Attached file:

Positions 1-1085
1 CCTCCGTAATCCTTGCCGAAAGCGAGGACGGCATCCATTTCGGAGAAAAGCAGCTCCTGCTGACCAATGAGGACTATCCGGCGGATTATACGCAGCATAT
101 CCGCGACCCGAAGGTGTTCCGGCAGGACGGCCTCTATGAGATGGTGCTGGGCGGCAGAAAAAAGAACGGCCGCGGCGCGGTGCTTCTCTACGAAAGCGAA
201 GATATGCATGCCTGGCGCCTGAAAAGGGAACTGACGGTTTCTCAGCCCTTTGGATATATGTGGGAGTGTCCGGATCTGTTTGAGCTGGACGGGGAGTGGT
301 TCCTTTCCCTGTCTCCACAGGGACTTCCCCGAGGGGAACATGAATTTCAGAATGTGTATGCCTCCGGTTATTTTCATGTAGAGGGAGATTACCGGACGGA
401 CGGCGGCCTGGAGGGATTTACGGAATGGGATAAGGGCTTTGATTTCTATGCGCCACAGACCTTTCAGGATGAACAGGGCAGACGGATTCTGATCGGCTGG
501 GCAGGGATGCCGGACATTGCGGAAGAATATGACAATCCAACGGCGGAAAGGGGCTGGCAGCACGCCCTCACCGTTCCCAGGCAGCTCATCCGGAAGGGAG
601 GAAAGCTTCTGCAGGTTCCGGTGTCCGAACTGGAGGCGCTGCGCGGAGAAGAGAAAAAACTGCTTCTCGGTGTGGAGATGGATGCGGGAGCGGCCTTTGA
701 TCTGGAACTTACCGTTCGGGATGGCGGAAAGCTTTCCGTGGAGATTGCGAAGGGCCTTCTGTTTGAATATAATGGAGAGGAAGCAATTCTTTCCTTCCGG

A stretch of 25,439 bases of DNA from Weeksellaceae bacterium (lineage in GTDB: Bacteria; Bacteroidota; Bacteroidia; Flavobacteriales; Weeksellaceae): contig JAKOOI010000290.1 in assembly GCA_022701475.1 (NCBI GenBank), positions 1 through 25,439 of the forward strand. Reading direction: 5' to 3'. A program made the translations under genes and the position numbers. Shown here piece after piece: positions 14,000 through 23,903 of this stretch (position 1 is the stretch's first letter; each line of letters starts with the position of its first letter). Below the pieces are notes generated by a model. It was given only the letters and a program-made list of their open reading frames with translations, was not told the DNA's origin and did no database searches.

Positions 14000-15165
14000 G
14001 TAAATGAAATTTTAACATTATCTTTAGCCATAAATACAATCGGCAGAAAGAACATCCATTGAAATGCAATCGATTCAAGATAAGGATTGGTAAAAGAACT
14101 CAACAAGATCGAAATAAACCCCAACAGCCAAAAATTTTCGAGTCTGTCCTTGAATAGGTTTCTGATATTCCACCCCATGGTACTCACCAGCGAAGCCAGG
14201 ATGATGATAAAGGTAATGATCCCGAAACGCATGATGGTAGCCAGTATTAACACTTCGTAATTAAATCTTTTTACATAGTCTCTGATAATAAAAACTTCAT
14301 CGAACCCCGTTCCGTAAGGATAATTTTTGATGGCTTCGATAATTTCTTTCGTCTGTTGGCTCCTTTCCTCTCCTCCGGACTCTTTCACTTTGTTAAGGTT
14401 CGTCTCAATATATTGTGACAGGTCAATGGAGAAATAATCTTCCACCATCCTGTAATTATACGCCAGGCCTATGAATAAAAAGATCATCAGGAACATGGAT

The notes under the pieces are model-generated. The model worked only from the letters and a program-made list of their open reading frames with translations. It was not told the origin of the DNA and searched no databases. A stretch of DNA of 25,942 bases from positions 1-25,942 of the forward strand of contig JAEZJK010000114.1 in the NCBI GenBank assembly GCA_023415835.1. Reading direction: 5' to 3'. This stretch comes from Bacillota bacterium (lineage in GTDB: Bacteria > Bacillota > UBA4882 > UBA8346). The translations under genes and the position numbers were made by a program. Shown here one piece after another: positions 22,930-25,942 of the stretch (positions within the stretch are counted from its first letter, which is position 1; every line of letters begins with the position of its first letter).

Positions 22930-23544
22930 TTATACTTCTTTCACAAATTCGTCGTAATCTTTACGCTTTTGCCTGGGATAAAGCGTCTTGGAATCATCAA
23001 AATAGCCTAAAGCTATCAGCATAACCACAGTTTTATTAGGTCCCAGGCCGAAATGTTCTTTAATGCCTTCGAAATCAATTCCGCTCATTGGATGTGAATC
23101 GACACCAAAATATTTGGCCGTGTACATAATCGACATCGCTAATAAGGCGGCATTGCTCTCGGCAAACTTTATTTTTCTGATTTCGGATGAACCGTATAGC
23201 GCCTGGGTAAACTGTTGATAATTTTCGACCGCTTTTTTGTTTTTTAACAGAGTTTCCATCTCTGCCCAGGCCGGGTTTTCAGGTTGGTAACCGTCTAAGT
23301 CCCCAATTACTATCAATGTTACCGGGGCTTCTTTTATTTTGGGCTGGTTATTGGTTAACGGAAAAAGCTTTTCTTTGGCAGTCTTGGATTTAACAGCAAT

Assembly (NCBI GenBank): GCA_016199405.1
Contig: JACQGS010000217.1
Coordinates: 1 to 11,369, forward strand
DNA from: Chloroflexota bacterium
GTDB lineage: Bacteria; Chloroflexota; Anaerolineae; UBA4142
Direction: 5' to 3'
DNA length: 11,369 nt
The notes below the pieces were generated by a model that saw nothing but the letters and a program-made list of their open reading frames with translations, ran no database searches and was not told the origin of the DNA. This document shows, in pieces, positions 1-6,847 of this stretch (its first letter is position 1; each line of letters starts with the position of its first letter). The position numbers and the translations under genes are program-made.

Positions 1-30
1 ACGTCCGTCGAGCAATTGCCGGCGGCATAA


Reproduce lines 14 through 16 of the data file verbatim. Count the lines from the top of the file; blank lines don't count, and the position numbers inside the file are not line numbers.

14101 CAACAAGATCGAAATAAACCCCAACAGCCAAAAATTTTCGAGTCTGTCCTTGAATAGGTTTCTGATATTCCACCCCATGGTACTCACCAGCGAAGCCAGG
14201 ATGATGATAAAGGTAATGATCCCGAAACGCATGATGGTAGCCAGTATTAACACTTCGTAATTAAATCTTTTTACATAGTCTCTGATAATAAAAACTTCAT
14301 CGAACCCCGTTCCGTAAGGATAATTTTTGATGGCTTCGATAATTTCTTTCGTCTGTTGGCTCCTTTCCTCTCCTCCGGACTCTTTCACTTTGTTAAGGTT